May 15, 2005

Historical Turn

My reading habits have changed. I read fewer novels. My usual pastime in more indulgent moments, the crime novel, has started to bore me to snoredom. I'm still too impatient and nervous to read books regularly and thoroughly. Newspapers, magazines and the Internet have damaged my intellectual consistency: scanning is the usual mode of intake.

But somehow I get back to the spiritual appetite of my middle university years, when I devoured the classics of Analytical Philosophy after an unhappy affair with Critical Theory and French Blabla. Only now it's not Frege or Goodman but history and international politics. Must have to do with approaching the magic Five-O threshold.

January 14, 2005

Language Is A Virus

Funny that even the masters of storytelling are prone to the mistake of uncommon-word repetition. With the Munro story I just read there was only one instance I noticed: She repeats the word "brisk" within the scope of very few pages, in different context (once in a statement about business during WW I, the second time describing passing-by new Ford automobiles). Maybe this kind of phenomenon escapes the native language reader, even the sharp eye of an editor. Maybe you have to be unfamiliar with the word to trip over its recurrence, but it always strikes me as something wrong, some obstruction in my reading pleasure, something I would recommend the writer to correct, had she given me the manuscript.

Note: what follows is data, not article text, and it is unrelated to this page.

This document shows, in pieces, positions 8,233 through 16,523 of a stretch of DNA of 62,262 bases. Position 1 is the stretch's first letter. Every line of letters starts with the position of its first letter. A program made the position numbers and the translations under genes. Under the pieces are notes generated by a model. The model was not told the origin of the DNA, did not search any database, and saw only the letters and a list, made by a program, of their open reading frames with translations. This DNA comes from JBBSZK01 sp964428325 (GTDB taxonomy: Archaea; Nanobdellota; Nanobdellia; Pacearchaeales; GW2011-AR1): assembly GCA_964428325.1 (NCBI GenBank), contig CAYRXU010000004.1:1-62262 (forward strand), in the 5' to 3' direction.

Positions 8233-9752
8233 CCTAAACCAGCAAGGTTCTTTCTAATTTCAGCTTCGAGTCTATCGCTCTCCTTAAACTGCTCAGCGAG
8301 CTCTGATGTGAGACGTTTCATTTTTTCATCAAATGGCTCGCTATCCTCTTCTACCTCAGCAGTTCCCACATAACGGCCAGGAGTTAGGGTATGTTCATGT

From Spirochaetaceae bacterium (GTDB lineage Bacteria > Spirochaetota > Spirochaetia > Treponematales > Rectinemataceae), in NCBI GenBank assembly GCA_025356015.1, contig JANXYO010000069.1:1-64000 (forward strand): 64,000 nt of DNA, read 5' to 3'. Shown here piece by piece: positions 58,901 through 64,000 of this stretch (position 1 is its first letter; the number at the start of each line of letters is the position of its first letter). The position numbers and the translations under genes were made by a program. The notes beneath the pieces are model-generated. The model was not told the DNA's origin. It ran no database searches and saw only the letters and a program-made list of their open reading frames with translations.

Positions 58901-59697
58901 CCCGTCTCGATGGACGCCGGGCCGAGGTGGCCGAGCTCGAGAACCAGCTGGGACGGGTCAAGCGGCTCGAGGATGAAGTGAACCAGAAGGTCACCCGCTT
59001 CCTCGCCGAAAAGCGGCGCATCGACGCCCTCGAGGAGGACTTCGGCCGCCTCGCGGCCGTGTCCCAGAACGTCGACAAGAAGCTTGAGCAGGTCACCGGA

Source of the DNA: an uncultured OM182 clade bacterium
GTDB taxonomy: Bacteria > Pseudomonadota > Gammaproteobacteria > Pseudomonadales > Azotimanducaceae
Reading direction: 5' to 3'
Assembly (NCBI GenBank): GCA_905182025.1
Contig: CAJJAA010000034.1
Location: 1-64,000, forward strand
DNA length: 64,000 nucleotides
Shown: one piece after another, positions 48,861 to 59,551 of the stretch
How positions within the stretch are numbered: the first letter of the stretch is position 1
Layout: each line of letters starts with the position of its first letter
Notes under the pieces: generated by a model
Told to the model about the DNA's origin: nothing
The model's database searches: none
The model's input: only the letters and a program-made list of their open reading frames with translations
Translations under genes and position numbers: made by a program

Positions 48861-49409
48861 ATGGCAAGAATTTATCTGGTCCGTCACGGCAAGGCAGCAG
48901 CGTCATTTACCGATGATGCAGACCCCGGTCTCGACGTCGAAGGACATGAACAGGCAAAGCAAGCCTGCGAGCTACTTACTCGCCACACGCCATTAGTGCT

I still remember the first time I noticed this. It was in a crime novel by Sara Paretsky (not a very good writer by any standards). In that book she's obsessed with the word "shenanigans" - it reappears in every other chapter. When I read another Paretsky novel I found there was again a word that haunted the story. Since then I'm alerted to repetition.